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Daniel Salmon, PhD

  • Associate Professor

Departmental Affiliations

Center & Institute Affiliations

Contact Information

615 N. Wolfe Street
Room W5035
Baltimore, Maryland 21205

443-803-7754

SciVal Research Profile

View Current Courses

Education

PhD, Johns Hopkins Bloomberg School of Public Health, 2003
MPH, Emory University Rollins School of Public Health, 1996

Overview

Dr. Salmon’s primary research and practice interest is optimizing the prevention of childhood infectious diseases through the use of vaccines. He is broadly trained in vaccinology, with an emphasis in epidemiology, behavioral epidemiology, and health policy. Dr. Salmon’s focus has been on determining the individual and community risks of vaccine refusal, understanding factors that impact vaccine acceptance, evaluating and improving state laws providing exemptions to school immunization requirements, developing systems and science in vaccine safety, and effective vaccine risk communication. Dr. Salmon has considerable experience developing surveillance systems, using surveillance data for epidemiological studies, and measuring immunization coverage through a variety of approaches. Dr. Salmon has worked with state and federal public health agencies to strengthen immunization programs and pandemic planning.

Honors and Awards

Haddon Fellow, Johns Hopkins University Bloomberg School of Public Health (1999-2001)

Achievement Award – Dedication to Students, Johns Hopkins Bloomberg School of Public Health (2005)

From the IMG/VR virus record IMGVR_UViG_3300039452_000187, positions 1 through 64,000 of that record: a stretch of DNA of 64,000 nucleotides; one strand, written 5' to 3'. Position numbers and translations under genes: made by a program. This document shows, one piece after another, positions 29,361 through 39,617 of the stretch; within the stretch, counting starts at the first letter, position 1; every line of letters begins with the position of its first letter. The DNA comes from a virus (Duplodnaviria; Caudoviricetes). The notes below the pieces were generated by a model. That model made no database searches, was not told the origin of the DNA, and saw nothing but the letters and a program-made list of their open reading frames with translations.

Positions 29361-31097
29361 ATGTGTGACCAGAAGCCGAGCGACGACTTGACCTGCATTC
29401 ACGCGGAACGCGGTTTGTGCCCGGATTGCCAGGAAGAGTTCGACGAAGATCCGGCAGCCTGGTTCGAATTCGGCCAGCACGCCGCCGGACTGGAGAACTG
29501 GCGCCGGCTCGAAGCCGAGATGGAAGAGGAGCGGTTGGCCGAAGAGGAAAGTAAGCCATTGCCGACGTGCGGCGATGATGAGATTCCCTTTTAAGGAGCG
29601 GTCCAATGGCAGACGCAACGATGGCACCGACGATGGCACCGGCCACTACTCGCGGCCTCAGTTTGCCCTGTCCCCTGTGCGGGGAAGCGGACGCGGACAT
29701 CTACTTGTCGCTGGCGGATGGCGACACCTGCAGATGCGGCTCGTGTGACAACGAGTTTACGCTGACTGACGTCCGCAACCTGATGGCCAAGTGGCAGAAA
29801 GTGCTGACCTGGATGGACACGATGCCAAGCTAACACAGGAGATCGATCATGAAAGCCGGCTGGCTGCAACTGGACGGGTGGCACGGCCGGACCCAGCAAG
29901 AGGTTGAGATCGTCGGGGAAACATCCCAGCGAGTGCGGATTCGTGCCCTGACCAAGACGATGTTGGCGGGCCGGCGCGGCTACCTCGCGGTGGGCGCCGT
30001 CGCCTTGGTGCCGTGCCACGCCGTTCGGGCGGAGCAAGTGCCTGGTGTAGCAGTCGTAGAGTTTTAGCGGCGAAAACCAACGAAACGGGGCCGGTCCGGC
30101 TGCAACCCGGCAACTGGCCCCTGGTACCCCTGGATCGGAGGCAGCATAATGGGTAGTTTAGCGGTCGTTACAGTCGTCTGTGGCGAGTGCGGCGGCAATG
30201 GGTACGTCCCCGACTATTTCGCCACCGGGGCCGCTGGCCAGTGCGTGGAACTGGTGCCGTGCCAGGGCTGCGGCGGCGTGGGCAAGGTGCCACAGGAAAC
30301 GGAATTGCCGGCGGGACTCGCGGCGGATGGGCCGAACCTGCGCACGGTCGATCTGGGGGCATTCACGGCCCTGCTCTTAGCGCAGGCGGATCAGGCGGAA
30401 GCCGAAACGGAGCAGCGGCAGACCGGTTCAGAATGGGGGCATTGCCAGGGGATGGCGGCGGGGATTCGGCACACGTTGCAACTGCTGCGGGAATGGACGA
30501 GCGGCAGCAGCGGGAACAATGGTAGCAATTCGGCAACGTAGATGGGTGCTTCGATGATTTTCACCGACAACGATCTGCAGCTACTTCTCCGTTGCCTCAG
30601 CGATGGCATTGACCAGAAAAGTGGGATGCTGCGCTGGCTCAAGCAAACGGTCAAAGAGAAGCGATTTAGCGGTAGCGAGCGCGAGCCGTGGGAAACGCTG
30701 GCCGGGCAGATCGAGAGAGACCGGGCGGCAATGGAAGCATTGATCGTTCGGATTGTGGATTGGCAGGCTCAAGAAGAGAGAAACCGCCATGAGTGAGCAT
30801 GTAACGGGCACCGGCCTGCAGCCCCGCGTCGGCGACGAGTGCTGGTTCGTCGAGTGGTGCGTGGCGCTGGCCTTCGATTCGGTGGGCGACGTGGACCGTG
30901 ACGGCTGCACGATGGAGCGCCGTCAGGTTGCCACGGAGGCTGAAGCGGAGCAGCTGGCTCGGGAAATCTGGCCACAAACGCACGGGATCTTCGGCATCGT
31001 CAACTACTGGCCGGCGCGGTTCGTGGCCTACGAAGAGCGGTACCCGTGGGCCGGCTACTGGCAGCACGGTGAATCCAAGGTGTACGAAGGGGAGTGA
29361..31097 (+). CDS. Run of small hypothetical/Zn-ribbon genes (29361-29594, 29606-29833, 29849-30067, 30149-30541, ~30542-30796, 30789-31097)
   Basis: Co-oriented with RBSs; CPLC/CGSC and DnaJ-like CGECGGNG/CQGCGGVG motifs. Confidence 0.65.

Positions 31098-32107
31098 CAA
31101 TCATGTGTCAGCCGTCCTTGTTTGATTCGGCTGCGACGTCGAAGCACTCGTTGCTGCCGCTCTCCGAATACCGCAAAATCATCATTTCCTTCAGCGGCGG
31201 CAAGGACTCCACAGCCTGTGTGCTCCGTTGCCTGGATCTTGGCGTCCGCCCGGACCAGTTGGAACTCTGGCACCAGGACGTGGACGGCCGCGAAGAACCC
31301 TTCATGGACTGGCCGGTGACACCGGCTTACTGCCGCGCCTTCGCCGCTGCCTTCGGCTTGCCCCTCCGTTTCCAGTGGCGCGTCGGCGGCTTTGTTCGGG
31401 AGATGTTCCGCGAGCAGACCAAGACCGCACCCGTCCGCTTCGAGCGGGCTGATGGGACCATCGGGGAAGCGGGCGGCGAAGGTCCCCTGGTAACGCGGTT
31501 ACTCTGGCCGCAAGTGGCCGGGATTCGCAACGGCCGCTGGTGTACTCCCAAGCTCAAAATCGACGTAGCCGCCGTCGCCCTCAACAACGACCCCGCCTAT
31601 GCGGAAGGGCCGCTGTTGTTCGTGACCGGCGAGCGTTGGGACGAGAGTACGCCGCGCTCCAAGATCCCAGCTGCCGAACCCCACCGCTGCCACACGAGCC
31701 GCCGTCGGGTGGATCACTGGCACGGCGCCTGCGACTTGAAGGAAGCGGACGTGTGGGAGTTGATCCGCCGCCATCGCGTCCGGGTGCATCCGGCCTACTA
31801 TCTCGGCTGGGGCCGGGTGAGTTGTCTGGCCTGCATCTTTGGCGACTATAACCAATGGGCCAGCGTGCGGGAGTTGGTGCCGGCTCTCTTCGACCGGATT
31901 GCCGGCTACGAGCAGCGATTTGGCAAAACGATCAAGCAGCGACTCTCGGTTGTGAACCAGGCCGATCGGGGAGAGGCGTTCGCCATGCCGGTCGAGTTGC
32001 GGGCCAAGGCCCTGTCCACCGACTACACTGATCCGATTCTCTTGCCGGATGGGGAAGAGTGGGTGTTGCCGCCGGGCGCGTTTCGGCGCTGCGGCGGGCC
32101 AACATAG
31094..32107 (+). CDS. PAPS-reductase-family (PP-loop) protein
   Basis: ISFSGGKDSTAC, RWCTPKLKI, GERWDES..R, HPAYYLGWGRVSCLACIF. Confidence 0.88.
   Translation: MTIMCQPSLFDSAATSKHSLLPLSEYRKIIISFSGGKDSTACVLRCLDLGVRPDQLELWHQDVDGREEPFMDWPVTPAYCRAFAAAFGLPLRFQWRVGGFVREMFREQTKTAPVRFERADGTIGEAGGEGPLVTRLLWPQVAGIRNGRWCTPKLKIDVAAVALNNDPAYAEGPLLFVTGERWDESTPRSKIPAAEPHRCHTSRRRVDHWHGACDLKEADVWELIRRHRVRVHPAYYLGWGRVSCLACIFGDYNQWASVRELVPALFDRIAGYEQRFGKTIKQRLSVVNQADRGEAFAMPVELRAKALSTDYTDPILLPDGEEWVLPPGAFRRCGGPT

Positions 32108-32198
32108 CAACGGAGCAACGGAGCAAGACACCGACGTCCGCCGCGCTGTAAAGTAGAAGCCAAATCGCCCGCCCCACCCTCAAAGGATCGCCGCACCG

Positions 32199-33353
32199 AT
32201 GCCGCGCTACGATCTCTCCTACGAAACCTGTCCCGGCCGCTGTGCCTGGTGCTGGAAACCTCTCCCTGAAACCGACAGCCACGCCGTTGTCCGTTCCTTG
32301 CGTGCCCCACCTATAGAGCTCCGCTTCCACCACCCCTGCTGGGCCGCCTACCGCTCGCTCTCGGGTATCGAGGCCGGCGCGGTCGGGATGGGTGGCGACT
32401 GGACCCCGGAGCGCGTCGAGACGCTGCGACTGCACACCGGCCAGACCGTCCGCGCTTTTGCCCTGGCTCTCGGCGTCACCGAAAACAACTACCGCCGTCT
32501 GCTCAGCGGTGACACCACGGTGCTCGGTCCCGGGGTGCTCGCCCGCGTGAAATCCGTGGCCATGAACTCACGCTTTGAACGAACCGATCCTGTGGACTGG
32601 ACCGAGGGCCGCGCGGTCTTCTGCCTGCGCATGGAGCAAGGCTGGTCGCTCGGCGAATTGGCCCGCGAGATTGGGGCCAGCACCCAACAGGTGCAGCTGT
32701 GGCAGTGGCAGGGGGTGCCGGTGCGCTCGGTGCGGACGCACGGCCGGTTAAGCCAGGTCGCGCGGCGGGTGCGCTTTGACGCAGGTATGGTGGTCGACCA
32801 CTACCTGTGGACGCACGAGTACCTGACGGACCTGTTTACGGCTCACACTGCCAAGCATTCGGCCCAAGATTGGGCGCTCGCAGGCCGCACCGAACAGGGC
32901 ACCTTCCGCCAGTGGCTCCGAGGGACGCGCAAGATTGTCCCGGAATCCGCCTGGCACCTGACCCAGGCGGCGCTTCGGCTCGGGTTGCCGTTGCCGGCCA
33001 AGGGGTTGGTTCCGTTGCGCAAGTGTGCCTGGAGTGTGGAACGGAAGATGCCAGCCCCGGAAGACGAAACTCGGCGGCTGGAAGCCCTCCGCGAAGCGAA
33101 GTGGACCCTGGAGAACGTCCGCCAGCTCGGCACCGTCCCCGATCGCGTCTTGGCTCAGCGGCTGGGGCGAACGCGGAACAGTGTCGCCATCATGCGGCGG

Development of the Federal Immunization Safety Task Force, Assistant Secretary for Health (2008)

Federal Monitoring of H1N1 Vaccine Safety, Assistant Secretary for Health (2010)

Patient Education Working Group Co-Chair, Assistant Secretary for Health (2012)

Outstanding recent graduate (within past 10 years), Johns Hopkins Bloomberg School of Public Health (2013)

Delta Omega Society (2014)

  • International Health, vaccine
  • immunization
  • vaccine safety
  • mandatory immunization

Dr. Salmon’s primary research and practice interest is optimizing the prevention of childhood infectious diseases through the use of vaccines. He is broadly trained in vaccinology, with an emphasis in epidemiology, behavioral epidemiology, and health policy. Dr. Salmon’s focus has been on determining the individual and community risks of vaccine refusal, understanding factors that impact vaccine acceptance, evaluating and improving state laws providing exemptions to school immunization requirements, developing systems and science in vaccine safety, and effective vaccine risk communication. Dr. Salmon has considerable experience developing surveillance systems, using surveillance data for epidemiological studies, and measuring immunization coverage through a variety of approaches. Dr. Salmon has worked with state and federal public health agencies to strengthen immunization programs and pandemic planning.

  • Salmon DA, Dudley MZ*, Glanz JM, Omer SB. Vaccine hesitancy: Causes, consequences, and a call to action. Co-Published. Vaccine & Am J Prev Med. 2015 Nov 23; Suppl 4:D66-71.
  • Salmon DA, Proschan M, Forshee R, Gargiullo P, Bleser W*, Burwen DR, Cunningham F, Garman P, Greene SK, Lee GM, Vellozzi C, Yih WK, Gellin B, Lurie N, and the H1N1 GBS Meta-Analysis Working Group. A Meta-Analysis of the Association between Guillain-Barré Syndrome and Influenza A (H1N1) 2009 Monovalent Inactivated Vaccines in the United States. The Lancet. 2013 Apr 27; 2819876): 1461-8.
  • Salmon DA, Yih WK, Lee GM, Rosofsky R, Brown J, Vannice K*, Tokars J, Roddy J, Brand W, Ball R, Gellin B, Lurie N, Platt R, Lieu TA, and the PRISM Program H1N1 Project Collaborators. Success of program linking data sources to monitor H1N1 vaccine safety points to potential for even broader safety surveillance. Health Aff (Millwood). 2012 Nov; 31(11):2518-27.
  • Salmon DA, Teret SP, MacIntyre CR, Salisbury D, Halsey NA. Compulsory Vaccination and Conscientious or Philosophical Exemptions: Past, Present and Future. The Lancet. 2006 Feb 4; 367(9508):436-42.
  • Salmon DA, Haber M, Gangarosa EJ, Phillips L, Smith N, Chen RT. Health consequences of religious and philosophical exemptions from immunization laws: individual and societal risks of measles. JAMA. 1999 July 7; 282(1): 47-53.